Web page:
Child obesity risk nearly trebles with maternal diabetes and large birthweight, study finds
University of Alberta research has found that children who were larger than average at birth and born to mothers who have developed gestational diabetes have a 43% rate of being overweight or obese – 2.8 times the likelihood of being obese among average-sized babies born to mothers without diabetes.
Even with no maternal history of diabetes, 35% of children who were born large – generally over 4.5kg or 9.9lb – remained overweight or obese as preschool children.
Being born large appeared to be a bigger marker of risk than maternal diabetes status. The risk of obesity in children who were born average size of mothers who had gestational or pre-existing diabetes was 16% and 15% respectively. However, children who were born large had a 39% risk of being overweight or obese.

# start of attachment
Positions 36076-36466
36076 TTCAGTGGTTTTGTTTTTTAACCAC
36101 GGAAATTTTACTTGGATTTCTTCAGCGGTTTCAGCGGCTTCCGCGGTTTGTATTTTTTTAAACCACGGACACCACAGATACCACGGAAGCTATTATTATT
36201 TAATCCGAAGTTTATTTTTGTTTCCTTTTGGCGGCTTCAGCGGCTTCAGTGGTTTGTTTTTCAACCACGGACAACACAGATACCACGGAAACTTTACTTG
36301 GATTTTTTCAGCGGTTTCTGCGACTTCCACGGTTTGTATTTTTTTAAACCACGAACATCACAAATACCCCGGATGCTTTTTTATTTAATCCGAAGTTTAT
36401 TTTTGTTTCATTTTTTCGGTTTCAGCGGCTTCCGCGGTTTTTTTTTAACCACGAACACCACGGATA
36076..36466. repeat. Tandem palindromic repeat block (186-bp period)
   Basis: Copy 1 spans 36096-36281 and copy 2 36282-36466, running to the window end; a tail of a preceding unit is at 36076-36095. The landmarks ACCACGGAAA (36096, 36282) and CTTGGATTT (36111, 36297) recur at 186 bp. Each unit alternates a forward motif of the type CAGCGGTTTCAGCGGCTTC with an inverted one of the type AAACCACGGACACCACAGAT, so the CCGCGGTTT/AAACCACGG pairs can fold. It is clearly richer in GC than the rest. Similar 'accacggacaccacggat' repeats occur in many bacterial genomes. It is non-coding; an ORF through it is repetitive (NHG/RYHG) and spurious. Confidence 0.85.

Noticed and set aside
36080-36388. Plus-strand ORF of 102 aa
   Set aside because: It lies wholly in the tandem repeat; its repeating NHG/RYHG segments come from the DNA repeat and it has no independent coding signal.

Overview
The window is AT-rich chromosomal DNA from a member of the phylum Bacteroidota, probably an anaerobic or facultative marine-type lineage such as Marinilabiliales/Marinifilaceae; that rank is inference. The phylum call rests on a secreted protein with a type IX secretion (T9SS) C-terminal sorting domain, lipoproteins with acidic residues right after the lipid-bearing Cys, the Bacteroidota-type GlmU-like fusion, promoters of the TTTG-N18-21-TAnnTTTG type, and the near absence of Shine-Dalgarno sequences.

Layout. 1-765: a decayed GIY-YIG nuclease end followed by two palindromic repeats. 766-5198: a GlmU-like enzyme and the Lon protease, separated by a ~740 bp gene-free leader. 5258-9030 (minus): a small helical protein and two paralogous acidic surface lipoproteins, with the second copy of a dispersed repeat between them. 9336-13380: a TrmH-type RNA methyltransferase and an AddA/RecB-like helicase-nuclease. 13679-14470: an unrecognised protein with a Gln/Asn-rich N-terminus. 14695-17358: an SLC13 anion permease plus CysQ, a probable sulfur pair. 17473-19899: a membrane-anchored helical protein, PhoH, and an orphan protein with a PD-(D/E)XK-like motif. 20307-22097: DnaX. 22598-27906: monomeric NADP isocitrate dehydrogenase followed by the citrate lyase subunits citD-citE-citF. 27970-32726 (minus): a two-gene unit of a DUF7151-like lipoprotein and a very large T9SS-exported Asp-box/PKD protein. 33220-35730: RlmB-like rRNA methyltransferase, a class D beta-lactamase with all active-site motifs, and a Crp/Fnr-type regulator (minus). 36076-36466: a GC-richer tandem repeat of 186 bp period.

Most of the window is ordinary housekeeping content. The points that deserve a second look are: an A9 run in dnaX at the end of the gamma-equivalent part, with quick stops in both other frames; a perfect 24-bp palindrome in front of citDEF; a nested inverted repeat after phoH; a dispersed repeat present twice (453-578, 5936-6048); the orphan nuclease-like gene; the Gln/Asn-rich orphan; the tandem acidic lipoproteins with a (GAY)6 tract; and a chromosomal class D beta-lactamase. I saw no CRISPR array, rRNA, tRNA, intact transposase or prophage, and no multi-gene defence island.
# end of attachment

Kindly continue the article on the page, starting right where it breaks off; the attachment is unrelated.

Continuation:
The study, published in the journal Diabetelogia, involved more than 81,000 children born to mothers in Alberta, Canada.
Each child's weight was checked at their preschool immunisation visit aged four to six years old.
Lead researcher Professor Padma Kaul said: ‘With diagnosis of gestational and pre-existing diabetes on the rise, it’s really important to raise awareness around healthy eating, nutrition and diabetes management for mothers.’
The researchers said that they hoped their findings would reinforce public health campaigns advising women who are planning pregnancy that their weight, weight gain and blood sugar control during pregnancy may have a significant impact on the future health of their children.
Access the full the study here.